CableLabs has tentatively scheduled DOCSIS 3.0 interoperability events July 9-20, Aug. 13-24, Sept. 10-28, and Oct. 22-26. In April it was announced that CableLabs has put together a three-tiered qualification program for DOCSIS 3.0 CMTSs, with first product submissions from the vendor community expected to occur in the fourth quarter of this year. Look for qualified CMTSs and certified modems shortly after that, perhaps late this year or early next year. Demos In the meantime, cable modem and CMTS manufacturers are already moving ahead with channel bonding technology. You may have heard about the high-speed hoopla at NCTA‘s Cable Show in Las Vegas. The wideband demo that Comcast Chairman/CEO Brian Roberts and Arris conducted in a general session at The Cable Show made the national news and was even referenced in one of Jay Leno’s jokes a day or two later on "The Tonight Show." The demo featured four bonded downstream channels from Arris’s C4 CMTS to a Touchstone Wideband Modem, yielding 150 Mbps. Roberts downloaded a 17 MB commercial from the NCTA in about a second, a 300 MB Comcast commercial in eight seconds, and a 4 GB file containing the 2007 Encyclopedia Britannica and a Merriam-Webster visual dictionary in about three-and-a-half minutes.
And that was the slow demo. Slow? Of course, slow is a relative term here. Cisco Systems had an eight-channel bonding demo in its NCTA booth, providing a whopping 293 Mbps downstream data rate. The company first showed downstream bonded speeds from its uBR10012 CMTS of 100 Mbps with a three-channel Scientific Atlanta modem and nearly three times that with an eight-channel Linksys modem.
The good news? While not yet qualified or certified under DOCSIS 3.0, some of this so-called wideband technology is shipping today and has already been deployed in Europe and Asia. Additional trials are underway in North America. The early overseas deployments have largely been in response to brutal competition from the telcos. In those highly competitive markets, cable operators are desperate for speedy products now, and early channel bonding products – some of which will be software or firmware upgradeable to DOCSIS 3.0 in the future – fit the bill.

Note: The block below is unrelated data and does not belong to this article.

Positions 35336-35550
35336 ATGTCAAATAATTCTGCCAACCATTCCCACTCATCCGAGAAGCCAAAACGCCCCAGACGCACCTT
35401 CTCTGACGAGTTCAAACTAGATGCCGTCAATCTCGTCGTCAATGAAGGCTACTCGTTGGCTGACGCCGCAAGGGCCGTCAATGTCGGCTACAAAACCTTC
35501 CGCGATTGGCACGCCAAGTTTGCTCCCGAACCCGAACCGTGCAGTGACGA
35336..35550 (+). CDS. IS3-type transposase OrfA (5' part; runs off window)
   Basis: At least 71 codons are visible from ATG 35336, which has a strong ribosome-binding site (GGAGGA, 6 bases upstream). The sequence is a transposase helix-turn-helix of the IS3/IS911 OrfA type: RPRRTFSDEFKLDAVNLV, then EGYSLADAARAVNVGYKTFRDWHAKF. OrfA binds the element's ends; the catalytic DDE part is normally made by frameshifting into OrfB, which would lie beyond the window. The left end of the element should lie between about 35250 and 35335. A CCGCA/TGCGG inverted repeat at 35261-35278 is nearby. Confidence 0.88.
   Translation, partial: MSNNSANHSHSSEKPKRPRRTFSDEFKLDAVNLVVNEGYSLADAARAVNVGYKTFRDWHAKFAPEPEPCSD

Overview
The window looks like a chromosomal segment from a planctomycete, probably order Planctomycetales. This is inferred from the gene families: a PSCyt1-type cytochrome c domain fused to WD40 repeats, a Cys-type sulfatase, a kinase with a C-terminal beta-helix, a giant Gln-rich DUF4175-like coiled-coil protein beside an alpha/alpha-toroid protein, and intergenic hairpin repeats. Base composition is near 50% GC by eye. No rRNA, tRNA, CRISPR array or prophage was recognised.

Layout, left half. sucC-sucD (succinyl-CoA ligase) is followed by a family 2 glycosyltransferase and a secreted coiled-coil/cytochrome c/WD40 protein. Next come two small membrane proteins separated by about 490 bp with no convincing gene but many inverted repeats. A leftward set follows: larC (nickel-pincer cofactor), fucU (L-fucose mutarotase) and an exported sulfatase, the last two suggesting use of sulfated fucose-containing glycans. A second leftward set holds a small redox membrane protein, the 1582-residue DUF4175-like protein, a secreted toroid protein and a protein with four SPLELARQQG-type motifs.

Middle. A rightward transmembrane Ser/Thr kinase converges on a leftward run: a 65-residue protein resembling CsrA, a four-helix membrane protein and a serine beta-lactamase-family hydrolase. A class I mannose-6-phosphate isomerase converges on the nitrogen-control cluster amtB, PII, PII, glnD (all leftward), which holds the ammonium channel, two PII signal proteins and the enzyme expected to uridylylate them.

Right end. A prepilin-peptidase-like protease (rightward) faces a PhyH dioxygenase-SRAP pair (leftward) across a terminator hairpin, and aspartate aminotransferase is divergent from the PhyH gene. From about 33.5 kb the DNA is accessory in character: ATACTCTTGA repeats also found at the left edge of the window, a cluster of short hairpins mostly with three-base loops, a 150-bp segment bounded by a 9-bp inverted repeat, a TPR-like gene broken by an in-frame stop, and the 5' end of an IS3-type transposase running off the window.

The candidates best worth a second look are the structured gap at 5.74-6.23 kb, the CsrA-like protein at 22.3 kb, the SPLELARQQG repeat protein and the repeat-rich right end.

Here in the United States, services such as Cablevision’s Optimum Online Boost 30 Mbps/5 Mbps high-speed data offering has successfully met the competition head on. As the battle for data customers continues to heat up, DOCSIS 3.0 technology will be there with the ability to offer previously unheard of downstream and upstream data rates. 1 Gig? You can bet the NCTA demos got the attention of our competition. Downstream cable modem speeds in the 150~300 Mbps range are nothing short of impressive. Try that with digital subscriber line (DSL).
Bond even more channels and the data rates go way up. For instance, if you have two dozen 6 MHz slots available to dedicate to downstream channel bonding, that would give you close to 1 Gbps of usable throughput (24 x 38 Mbps = 912 Mbps). The raw data rate tops the 1 Gbps threshold: 24 x 42.88 Mbps = 1.03 Gbps.
The NCTA demos focused on downstream channel bonding, but upstream channel bonding is just around the corner. Indeed, DOCSIS 3.0 supports channel bonding in both directions.
Oh, Leno’s joke? I’m paraphrasing here, but it was something along the lines of, "Guys won’t be downloading the encyclopedia with that new cable modem (wink, wink)." Ron Hranac is a technical leader, Broadband Network Engineering, for Cisco Systems and senior technology editor for Communications Technology. Reach him at firstname.lastname@example.org.